Who Cares for Their Parents?

New study with SHARE data explores the influence of siblings’ characteristics on an individual child’s care-giving for their parents in Europe

(April 2020) The conditions under which adult children take over care tasks for their parents have been subject of extensive research. However, there is little knowledge about the role of sibling characteristics in the collective decision-making within multiple-child families in Europe. Not only a child’s own propensity to care, but also the prospects of his or her siblings could adjust the care an adult child provides. Thus, while it is true that the more siblings there are, the less care the individual child has to burden, the division may not be equal. With their newest study, Belgian researchers Vergauwen and Mortelmans tried to bring light into the matter.

Factors that may influence care-giving: gender, cost estimation and personal relationships

Based on life course and family systems theory, the authors formed three groups of care-giving determinants. The first assumption is that, although siblings often take up a joint care responsibility, a family’s gender composition matters. Earlier research has detected a clear gender bias in caregiving: While care for parents is still regarded daughters’ work, sons frequently shirk from parent care. The role of daughters as principal care-giver could not be explained by different resources and constraints of men and women. Instead, it presumably arises from the normative believe that family care is crucial to the female gender identity.

Moreover, it is expected that children encountering the lowest care costs (mostly in the sense of time) are most likely to provide assistance to their parents. Care costs are measured via the geographic proximity to the parents, by children’s own family’s demands and by their state of employment, since those factors determine the amount of time a child can spend on care. Finally, children may take up more care when their siblings have less contact to their parents. Parent-child commitment is measured as the frequency of contact, since feelings of closeness are a determinant for care-giving and can vary between siblings. Additionally, the authors evaluated for country differences across Europe, taking into account different welfare systems and cultural contexts.

SHARE’s longitudinal data allows to deal for endogeneity

The study draws on data from waves 5 and 6 (2013-2015) of the Survey of Health, Ageing and Retirement in Europe (SHARE). SHARE contains consistent information on care receiving of parents, as well as on their children’s characteristics. After filtering for minor and lone children, the authors obtain a sample of 79,020 parent-child dyads. In 2.69 percent of these cases, children transitioned into care-giving within the selected time period. A major strength of the SHARE data in this research’s context is that it allows to deal with endogeneity of the sibling predictors. The longitudinal design takes into account the temporal ordering of the transition into care-giving and thus allows the sibling characteristics prior to care provision to be tested.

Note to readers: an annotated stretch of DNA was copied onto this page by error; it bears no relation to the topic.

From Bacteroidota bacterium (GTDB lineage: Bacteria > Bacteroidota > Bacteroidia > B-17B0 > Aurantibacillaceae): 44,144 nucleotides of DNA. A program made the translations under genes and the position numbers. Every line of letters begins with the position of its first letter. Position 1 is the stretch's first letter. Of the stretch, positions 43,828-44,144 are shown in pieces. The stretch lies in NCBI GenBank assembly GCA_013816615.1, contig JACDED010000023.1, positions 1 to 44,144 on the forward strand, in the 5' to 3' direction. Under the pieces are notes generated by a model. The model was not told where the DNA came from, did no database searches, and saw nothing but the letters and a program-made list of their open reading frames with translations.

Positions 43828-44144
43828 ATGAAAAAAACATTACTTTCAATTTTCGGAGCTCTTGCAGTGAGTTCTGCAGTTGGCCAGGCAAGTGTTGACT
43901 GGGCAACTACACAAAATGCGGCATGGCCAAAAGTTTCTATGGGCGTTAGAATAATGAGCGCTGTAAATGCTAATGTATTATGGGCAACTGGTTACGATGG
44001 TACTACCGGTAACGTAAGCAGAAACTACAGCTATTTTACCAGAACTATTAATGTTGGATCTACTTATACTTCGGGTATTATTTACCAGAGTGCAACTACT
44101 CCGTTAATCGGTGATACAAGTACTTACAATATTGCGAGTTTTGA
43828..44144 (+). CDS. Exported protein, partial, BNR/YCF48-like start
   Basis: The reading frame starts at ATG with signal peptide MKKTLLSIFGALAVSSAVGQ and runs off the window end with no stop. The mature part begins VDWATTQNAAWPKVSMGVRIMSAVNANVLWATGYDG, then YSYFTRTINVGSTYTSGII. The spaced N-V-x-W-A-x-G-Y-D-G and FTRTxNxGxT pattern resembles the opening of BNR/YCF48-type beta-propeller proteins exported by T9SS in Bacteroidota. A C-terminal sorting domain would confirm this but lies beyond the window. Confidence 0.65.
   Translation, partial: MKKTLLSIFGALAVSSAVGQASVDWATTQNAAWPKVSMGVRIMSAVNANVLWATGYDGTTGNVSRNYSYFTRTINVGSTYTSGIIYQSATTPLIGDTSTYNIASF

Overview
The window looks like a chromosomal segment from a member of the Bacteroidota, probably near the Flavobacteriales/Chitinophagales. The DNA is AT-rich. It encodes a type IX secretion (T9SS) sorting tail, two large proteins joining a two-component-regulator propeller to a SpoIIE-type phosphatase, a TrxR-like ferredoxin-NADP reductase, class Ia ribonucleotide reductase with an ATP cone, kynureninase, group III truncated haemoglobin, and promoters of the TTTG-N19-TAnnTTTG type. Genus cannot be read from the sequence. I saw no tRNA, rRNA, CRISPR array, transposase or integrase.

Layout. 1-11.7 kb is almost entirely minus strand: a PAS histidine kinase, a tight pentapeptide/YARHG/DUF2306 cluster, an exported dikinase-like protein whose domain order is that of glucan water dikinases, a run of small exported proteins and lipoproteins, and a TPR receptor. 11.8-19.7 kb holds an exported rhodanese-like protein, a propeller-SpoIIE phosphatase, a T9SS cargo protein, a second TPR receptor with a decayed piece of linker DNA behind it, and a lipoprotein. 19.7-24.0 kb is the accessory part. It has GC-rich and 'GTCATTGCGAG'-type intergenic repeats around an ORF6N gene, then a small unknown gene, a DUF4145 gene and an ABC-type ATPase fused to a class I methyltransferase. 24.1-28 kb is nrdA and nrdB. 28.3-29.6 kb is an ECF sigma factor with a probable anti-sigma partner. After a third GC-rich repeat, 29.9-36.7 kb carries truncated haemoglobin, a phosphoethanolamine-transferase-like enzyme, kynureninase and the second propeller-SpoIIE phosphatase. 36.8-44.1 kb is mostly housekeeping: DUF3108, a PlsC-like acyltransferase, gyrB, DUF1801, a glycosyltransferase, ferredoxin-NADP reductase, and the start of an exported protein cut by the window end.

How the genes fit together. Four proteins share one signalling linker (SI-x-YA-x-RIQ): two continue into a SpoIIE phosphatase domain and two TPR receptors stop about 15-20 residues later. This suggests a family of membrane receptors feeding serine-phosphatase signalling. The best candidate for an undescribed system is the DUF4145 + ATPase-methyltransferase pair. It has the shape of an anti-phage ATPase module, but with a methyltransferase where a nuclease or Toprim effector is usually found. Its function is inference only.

Gender and care-caused expenses are pivotal for siblings’ distribution of care

Regarding sibling characteristics, the authors find evidence for a gender bias. Daughters start caring the most, especially in families with brothers only. Sons, in turn, are more likely to enter a caring role if they don’t have any sisters. This gendered intergenerational care is not attributable to other factors (than gender), including daughters’ care opportunities from a sibling perspective. The finding predominantly holds for southern European countries. Further, the study finds support that children start to care more frequently when their siblings experience higher costs in terms of travelling distance and employment responsibilities, and that children are more likely to begin care-giving if their siblings have less parent-child contact. Siblings’ competing family demands seem to have no influence on care transition. Overall, children with ‘legitimate excuses’ or high costs of care-giving are inclined to allocate care for parents to siblings, while children with less family-involved siblings are likely to provide care. This impact does not vary substantially between European regions.

Further research could explore the detected gender bias in more detailF

In the context of population ageing, shrinking families and welfare systems under pressure, it is essential to understand how the intra-family organization of intergenerational care-giving will further develop. The present study contributes to this knowledge by showing that individual features are not sufficient to predict a child’s care-giving. Still, there are many more details to explore. For instance, existing research, including the present paper, focuses on typical female care tasks. Hence, future research should add or distinguish between other types of support, like home repairs or financial matters. This might improve the relative position of sons and avoid a selection bias.

Study by Jorik Vergauwen and Dimitri Mortelmans (2019): An integrative analysis of sibling influences on adult children’s care-giving for parents. Ageing & Society, 1–25. DOI: 10.1017/S0144686X19001156

URL: https://www.cambridge.org/core/journals/ageing-and-society/article/an-integrative-analysis-of-sibling-influences-on-adult-childrens-caregiving-for-parents/038C6F299E62380F9C954A9A586A28CD

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